In the beginning, Dr. Lin says she was afraid to take the job because she wasn’t sure she could do it since she had never done anything like it before. “But my training really helped me to look broadly and I was able to integrate all the knowledge and experiences together to help me. And the rest is history,” she says.
Trading Autonomy for Focus
Once she started working in industry, Dr. Lin explains that she quickly learned that everyone has a designated role at a company, which is quite different from academia, and can thus be a challenging change.
For example, she says there is a “a formulation person, so you cannot just whip something up in a test tube like in an academic lab.”
Some amount of control and autonomy has to be given up, which is part and parcel of the pace and focus of industry.
She also notes that there are a lot of regulations in industry, which she says she can appreciate now because each department has their own SOP. At “every step you have to allow people to inspect your notebooks, your study records, SOPs and GOP procedures. You can’t do everything by yourself.”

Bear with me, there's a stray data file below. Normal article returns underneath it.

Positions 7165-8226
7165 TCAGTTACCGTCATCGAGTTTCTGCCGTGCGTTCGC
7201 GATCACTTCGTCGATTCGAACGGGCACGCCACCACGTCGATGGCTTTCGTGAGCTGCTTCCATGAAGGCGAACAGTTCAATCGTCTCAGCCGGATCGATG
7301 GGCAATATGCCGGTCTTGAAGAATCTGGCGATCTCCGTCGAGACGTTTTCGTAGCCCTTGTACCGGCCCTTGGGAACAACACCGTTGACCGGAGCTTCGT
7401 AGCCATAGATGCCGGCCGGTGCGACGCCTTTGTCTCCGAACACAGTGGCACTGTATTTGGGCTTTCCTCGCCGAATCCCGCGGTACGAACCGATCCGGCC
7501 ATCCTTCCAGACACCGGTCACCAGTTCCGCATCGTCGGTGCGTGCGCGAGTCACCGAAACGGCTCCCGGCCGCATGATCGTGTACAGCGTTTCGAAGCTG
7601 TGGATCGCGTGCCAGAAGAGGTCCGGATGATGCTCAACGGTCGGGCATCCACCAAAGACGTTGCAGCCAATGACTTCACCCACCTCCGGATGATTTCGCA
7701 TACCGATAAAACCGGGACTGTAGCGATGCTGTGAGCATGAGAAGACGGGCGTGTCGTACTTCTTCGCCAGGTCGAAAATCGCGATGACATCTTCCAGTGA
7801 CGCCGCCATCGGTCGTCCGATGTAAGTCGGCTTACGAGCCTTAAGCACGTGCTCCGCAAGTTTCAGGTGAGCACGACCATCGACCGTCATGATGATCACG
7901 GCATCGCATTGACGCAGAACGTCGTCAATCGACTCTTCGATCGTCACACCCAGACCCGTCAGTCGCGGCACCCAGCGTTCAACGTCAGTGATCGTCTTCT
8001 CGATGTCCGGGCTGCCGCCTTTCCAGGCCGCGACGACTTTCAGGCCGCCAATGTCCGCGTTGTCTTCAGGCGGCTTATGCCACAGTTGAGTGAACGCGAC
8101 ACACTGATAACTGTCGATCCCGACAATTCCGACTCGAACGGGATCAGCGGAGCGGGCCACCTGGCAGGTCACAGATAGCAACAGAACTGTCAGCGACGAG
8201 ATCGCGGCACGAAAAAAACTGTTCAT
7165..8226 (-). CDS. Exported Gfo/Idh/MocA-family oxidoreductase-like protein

And that was perhaps the biggest challenge coming from an academic setting for Dr. Lin. Whereas “typically I could carry over [an experiment] right away, but in a company, you have to coordinate working together with multiple groups and people coming from different disciplines.”
Good planning and leadership skills are inherent to heading any group or organization. However, leadership comes with both autonomy and accountability, and the balance of the two can vary depending on where you are.
Dr. Sooter says that when stepping into industry, she perhaps didn’t have the best preparation for answering to a lot of people because as a professor in academia, you make the decisions for your group and don’t really have to answer to too many people. “Maybe occasionally your chair checks in, but they don’t really decide what’s going on in your group,” explains Dr. Sooter.